Kelly Chando was both excited and slightly anxious when she arrived at Lehigh Valley Hospital (LVH)–Muhlenberg in December 2017 to have her first baby. What should have been a routine delivery following a normal pregnancy escalated into an emergency cesarean section that kept her and her newborn son, Cael Stephen, in the hospital for five days. However, Cael’s delivery was not the end of health concerns that took the Palmer Township mom off guard.
Looking back, Chando says the first sign that something wasn’t right occurred before she and her son left the hospital. “My husband, Mark, said, ‘Don’t take this the wrong way, but you don’t look like you’ve lost even a pound,’” she says. Once she got home, the former half-marathoner had trouble catching her breath and suffered headaches. “I kept telling myself that I wasn’t getting enough sleep, but the headaches were becoming debilitating,” Chando recalls. “Luckily, I had a call scheduled with a nurse on my fourth day home. I described what was going on physically. She told me to go see my obstetrician immediately. Dr. [Patrick] McIntyre took one look at me and said we needed to get to the hospital.”
Preeclampsia = dangerously high blood pressure
Chando, who had no signs of preeclampsia during her pregnancy, was now exhibiting a classic symptom: high blood pressure. When she arrived at McIntyre’s office, her blood pressure was 165/100 mm HG – and it kept increasing. (Blood pressure of 120/80 mm HG or less is considered normal.) “I felt like I was either going to have a heart attack or pass out,” she says. Preeclampsia primarily develops after 20 weeks of pregnancy and up to six weeks postpartum. No one knows for certain what causes it. Signs include high blood pressure in women who have not previously experienced it before, high levels of protein in urine, swelling, sudden weight gain, headaches and changes in vision. “Preeclampsia is a serious condition for the mother and her unborn baby,” says McIntyre, a board-certified obstetrician and gynecologist with LVPG Obstetrics and Gynecology. “We screen for preeclampsia at every prenatal and postpartum visit. If a pregnant or postpartum woman develops headaches, swelling or difficulty breathing, she should contact her doctor immediately.”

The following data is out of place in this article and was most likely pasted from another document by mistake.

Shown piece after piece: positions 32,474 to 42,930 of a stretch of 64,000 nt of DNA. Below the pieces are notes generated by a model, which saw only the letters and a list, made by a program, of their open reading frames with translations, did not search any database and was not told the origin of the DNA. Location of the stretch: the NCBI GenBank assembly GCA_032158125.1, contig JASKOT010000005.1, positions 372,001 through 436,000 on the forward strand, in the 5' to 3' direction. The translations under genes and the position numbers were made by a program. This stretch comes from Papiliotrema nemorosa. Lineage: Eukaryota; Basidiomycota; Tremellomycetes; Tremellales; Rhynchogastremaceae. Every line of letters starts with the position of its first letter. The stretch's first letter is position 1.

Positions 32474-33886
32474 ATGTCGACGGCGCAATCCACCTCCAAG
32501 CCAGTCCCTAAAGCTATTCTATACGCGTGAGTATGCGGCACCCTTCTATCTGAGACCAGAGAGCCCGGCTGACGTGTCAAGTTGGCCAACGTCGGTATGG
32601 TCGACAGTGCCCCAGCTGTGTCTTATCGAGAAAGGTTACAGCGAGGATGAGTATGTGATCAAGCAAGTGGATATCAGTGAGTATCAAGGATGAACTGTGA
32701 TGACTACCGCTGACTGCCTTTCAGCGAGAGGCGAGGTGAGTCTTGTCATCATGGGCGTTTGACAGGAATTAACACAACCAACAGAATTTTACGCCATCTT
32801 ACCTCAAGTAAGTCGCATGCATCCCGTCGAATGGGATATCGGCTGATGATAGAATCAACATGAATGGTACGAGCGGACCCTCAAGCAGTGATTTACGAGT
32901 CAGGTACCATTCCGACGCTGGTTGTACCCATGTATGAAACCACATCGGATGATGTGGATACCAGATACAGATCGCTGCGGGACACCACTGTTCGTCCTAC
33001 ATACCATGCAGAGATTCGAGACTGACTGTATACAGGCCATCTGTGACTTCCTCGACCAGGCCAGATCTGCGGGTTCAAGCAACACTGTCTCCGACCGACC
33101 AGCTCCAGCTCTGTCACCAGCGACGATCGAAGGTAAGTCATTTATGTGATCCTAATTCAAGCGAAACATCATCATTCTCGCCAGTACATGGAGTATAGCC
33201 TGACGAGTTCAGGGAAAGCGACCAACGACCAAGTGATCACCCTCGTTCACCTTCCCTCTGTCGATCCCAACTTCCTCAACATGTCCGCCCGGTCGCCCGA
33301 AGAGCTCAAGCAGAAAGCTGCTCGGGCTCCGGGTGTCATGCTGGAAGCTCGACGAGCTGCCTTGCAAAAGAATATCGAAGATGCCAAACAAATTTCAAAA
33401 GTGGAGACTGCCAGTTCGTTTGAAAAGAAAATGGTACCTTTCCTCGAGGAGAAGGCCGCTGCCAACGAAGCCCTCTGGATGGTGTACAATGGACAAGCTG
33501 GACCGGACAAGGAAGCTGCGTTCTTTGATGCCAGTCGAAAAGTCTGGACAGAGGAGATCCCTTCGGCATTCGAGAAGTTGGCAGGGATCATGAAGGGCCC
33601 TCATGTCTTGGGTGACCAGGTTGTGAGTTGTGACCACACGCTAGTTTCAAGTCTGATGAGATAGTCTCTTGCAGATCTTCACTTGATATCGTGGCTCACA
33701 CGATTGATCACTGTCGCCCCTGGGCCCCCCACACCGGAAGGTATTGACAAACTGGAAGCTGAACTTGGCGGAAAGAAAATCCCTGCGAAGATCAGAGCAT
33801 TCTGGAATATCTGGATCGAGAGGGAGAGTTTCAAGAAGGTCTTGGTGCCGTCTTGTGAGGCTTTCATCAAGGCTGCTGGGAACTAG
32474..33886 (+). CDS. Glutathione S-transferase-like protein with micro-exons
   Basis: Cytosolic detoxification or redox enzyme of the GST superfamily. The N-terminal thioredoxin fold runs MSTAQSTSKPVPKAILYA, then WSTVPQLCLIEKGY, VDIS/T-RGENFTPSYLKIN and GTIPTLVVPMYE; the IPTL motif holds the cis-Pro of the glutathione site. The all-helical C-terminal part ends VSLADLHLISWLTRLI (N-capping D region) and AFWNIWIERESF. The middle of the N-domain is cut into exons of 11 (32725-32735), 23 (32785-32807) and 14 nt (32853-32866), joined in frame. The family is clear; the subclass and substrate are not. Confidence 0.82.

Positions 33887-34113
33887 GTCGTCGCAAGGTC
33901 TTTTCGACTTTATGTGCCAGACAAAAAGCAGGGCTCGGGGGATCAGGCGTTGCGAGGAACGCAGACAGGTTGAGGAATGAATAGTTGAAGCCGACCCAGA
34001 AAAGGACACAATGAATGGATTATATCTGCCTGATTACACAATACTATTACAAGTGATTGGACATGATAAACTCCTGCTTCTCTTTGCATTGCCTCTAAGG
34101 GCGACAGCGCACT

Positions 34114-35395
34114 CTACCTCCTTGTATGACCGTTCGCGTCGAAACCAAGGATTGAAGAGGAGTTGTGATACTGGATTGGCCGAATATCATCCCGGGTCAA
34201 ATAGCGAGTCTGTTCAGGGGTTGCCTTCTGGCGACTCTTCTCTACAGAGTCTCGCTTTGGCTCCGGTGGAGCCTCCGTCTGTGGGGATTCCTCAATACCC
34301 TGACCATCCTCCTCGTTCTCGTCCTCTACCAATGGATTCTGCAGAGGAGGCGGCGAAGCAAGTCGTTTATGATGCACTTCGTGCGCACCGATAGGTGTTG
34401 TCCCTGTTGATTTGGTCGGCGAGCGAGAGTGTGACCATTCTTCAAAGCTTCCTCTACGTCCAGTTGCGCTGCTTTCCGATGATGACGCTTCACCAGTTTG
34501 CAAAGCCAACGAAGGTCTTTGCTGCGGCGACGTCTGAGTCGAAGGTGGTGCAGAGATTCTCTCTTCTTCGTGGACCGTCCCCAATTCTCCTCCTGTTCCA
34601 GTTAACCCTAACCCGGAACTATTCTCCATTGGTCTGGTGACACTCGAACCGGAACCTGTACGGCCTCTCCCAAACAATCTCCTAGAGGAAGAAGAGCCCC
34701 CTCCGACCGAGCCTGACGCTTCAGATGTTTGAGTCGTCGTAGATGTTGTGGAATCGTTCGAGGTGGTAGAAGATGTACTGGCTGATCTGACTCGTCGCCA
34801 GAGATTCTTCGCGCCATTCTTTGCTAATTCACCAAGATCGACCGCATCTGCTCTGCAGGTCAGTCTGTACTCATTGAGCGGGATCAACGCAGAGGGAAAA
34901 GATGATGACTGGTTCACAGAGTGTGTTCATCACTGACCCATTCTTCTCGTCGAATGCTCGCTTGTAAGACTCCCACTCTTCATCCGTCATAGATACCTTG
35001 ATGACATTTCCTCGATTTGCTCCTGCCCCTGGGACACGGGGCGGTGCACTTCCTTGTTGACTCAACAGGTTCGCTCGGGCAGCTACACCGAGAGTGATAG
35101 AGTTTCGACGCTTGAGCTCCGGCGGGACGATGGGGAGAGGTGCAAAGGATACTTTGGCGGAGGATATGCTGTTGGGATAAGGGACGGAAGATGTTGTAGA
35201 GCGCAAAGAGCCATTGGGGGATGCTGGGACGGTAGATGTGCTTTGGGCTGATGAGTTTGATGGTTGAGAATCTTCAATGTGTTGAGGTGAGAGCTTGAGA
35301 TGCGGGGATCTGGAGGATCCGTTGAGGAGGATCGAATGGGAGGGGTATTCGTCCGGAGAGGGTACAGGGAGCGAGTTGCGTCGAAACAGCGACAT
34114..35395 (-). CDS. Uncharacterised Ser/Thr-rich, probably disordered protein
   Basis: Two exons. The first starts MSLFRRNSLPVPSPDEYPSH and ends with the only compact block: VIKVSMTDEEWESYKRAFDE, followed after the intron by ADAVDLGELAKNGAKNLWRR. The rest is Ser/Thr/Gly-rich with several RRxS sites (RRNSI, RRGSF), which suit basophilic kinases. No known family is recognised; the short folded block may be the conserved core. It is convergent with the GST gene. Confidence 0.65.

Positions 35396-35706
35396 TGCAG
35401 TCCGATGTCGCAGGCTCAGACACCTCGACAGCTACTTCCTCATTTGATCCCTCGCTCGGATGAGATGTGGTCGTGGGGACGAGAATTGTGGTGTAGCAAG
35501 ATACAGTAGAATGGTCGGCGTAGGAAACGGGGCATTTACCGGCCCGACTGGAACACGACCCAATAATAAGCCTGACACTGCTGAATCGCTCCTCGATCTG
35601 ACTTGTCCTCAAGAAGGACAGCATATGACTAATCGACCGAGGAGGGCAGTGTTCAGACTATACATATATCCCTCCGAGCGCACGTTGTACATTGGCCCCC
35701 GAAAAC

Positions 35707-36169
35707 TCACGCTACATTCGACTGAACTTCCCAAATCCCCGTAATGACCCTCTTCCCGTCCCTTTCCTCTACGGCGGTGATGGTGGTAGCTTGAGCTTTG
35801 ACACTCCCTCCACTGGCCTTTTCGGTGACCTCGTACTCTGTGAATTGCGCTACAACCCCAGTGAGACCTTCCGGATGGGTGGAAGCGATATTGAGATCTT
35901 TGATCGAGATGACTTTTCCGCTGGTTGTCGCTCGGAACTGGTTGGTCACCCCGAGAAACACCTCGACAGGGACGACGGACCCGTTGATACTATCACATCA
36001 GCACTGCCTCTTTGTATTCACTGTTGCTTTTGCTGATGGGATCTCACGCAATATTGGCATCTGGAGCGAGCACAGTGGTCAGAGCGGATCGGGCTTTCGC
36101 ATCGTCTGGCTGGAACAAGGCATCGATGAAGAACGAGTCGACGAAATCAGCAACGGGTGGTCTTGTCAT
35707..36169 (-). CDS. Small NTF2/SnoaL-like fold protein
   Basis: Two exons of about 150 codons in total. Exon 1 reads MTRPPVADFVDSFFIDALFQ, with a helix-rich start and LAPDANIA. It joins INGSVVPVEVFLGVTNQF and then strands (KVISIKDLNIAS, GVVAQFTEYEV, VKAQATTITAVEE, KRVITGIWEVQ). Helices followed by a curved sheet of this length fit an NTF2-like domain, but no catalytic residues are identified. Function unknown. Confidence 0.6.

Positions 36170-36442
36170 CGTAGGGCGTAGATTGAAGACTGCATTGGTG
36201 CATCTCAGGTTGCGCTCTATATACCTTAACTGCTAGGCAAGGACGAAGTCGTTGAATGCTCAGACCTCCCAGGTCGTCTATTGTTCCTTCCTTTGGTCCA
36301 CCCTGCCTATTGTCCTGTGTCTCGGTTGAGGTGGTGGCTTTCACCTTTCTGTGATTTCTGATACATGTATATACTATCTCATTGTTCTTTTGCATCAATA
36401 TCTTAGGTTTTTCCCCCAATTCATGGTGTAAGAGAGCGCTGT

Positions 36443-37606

Chando was admitted to LVH–Muhlenberg and reunited with nurses Angela Werley, RN, Brandy Lyons, RN, Sarah Hines, RN, and Heather Rice, RN, who had cared for her and son Cael only a few days earlier. “It was so comforting to see them and to know that I’d be getting the best care,” she says. “Those small gestures – holding my hand, listening to my concerns and engaging in some humor here and there – made a monumental difference in my mindset and recovery.” The health care team began administering magnesium sulfate to treat the preeclampsia, and Chando underwent diagnostic tests to be sure the high blood pressure hadn’t caused bleeding in her brain. On the second day of her stay, her family brought baby Cael in to see his mother. “I missed him so much,” she says. “I just held him and we stared at each other for about 30 minutes.”
Home, for good
Once her blood pressure was in check, Chando returned home. She initially had to take blood pressure medication and use a blood pressure cuff to monitor her numbers, but is now running again and is off the medication. Cael is a healthy and active baby, who weighed in at more than 18 pounds at his four-month checkup. In the spirit of giving back, Chando is an advocate for increasing awareness of – and research for – preeclampsia. Locally, she and her family raised funds for the Lehigh Valley Promise Walk for Preeclampsia. She also joined the Preeclampsia Registry, a database that gathers information from those affected by preeclampsia. Its aim is to discover treatment and prevention strategies to help women, many like Chando, who develop preeclampsia unexpectedly.
– Janet McIntyre
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